THURSDAY, July 21, 2022 (HealthDay News) -- The Biden administration announced Thursday that it will create a new division in the U.S. Department of Health and Human Services (HHS) focused solely on coordinating responses to pandemic threats and other health emergencies.
The office of the existing Assistant Secretary for Preparedness and Response (ASPR) will become its own operating division called the Administration for Strategic Preparedness and Response.
This federal agency will be at the same level as the U.S. Centers for Disease Control and Prevention and the U.S. Food and Drug Administration, The New York Times reported.
Its role will include responsibility for oversight of the Strategic National Stockpile, which stores reserve medical supplies, and for contracting for and distributing vaccines in an emergency.
“This change allows ASPR to mobilize a coordinated national response more quickly and stably during future disasters and emergencies, while equipping us with greater hiring and contracting capabilities,” Dawn O’Connell, the assistant secretary for preparedness and response, wrote to employees in an email Wednesday, the Washington Post reported.
At the moment, the CDC, the FDA and the U.S. National Institutes of Health manage different parts of the U.S. government’s emergency response efforts to public health emergencies.
And elevating the HHS division’s role may create tensions among the agencies, the Times said.
Lawrence Gostin, a former CDC adviser who directs the O’Neill Institute for National and Global Health Law at Georgetown University in Washington, D.C., told the Times the announcement was vague, which he said was “frustrating.”
“It’s always tempting when an agency performs badly to sideline it or to designate its key functions to another agency, or to even defund it, which I think will happen as a consequence of this, when the right answer is to fix it,” Gostin said. “Rather than raising the agency back to its days of pre-eminence, we’ve curbed it. I think the Biden administration and future administrations will rue the day that they clipped CDC’s wings.”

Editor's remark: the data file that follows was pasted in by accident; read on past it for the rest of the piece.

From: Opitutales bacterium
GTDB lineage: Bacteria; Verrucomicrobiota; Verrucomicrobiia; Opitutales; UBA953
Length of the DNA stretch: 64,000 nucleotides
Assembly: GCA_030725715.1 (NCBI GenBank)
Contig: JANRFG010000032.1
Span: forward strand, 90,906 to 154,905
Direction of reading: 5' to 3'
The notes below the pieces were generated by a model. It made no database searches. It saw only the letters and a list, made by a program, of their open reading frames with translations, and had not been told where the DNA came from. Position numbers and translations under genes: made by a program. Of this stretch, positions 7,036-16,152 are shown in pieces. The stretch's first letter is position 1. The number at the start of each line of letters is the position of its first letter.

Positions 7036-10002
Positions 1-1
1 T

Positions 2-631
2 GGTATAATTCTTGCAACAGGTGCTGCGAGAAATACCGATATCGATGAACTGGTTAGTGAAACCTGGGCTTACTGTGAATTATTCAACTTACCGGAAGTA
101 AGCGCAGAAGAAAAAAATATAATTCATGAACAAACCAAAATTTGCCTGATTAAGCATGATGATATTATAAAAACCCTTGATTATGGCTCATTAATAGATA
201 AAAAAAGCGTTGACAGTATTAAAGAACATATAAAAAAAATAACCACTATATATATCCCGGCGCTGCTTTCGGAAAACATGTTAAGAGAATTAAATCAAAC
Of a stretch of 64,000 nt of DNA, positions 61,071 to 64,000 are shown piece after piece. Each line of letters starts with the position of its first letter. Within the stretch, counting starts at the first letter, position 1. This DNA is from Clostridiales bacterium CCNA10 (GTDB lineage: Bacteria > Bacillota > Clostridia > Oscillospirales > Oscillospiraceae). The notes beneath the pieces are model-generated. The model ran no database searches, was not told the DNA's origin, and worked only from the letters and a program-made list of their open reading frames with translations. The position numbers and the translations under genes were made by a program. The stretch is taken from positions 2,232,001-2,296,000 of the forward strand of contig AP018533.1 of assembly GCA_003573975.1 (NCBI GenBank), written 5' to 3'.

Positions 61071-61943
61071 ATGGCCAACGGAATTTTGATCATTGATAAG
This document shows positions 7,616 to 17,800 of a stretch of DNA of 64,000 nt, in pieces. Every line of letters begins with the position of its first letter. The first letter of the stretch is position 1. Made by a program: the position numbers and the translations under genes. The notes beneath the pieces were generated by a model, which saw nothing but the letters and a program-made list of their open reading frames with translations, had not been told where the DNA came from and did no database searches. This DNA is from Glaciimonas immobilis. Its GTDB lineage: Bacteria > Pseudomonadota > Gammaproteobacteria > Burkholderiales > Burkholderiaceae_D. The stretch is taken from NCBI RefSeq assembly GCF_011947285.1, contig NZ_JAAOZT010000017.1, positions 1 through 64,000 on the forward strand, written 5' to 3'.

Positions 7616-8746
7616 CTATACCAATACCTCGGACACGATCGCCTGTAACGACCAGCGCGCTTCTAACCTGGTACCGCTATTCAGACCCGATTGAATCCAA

Still, CDC spokeswoman Kristen Nordlund said the agency “is supportive of assistant secretary O’Connell’s vision for ASPR — a critical partner for us in addressing public health threats.”
“We will continue to work closely together to advance and protect the health of the American people,” Nordlund told the Times.
Dr. Luciana Borio, a former acting chief scientist at the FDA and a National Security Council official, said the ASPR office was always meant to be more strategic than operational.
“We have to be careful that the new entity doesn’t become saddled with operational responsibilities,” Borio told the Times. “We need to leverage the whole of government for that.”
Borio said she was concerned that, if the change shifted authority or responsibility, it would be unclear who was in charge.
“The CDC is essential to the response. Any act that further erodes CDC’s role will be detrimental,” Borio stressed.
The ASPR was put in charge of the national stockpile in 2018, a move opposed by the CDC at the time. When the pandemic started, the stockpile was short on ventilators, masks and other basic supplies.
O’Connell also already oversees the Biomedical Advanced Research and Development Authority, responsible for developing innovative vaccines and therapeutics.
In the pandemic’s early days, the assistant secretary running ASPR did not have the capability to contract with companies to purchase vaccines. The agency can now take over some of those responsibilities, which O’Connell said would be phased in “over a period of time.”
The World Health Organization has more on preparing for pandemics.
SOURCE: The New York Times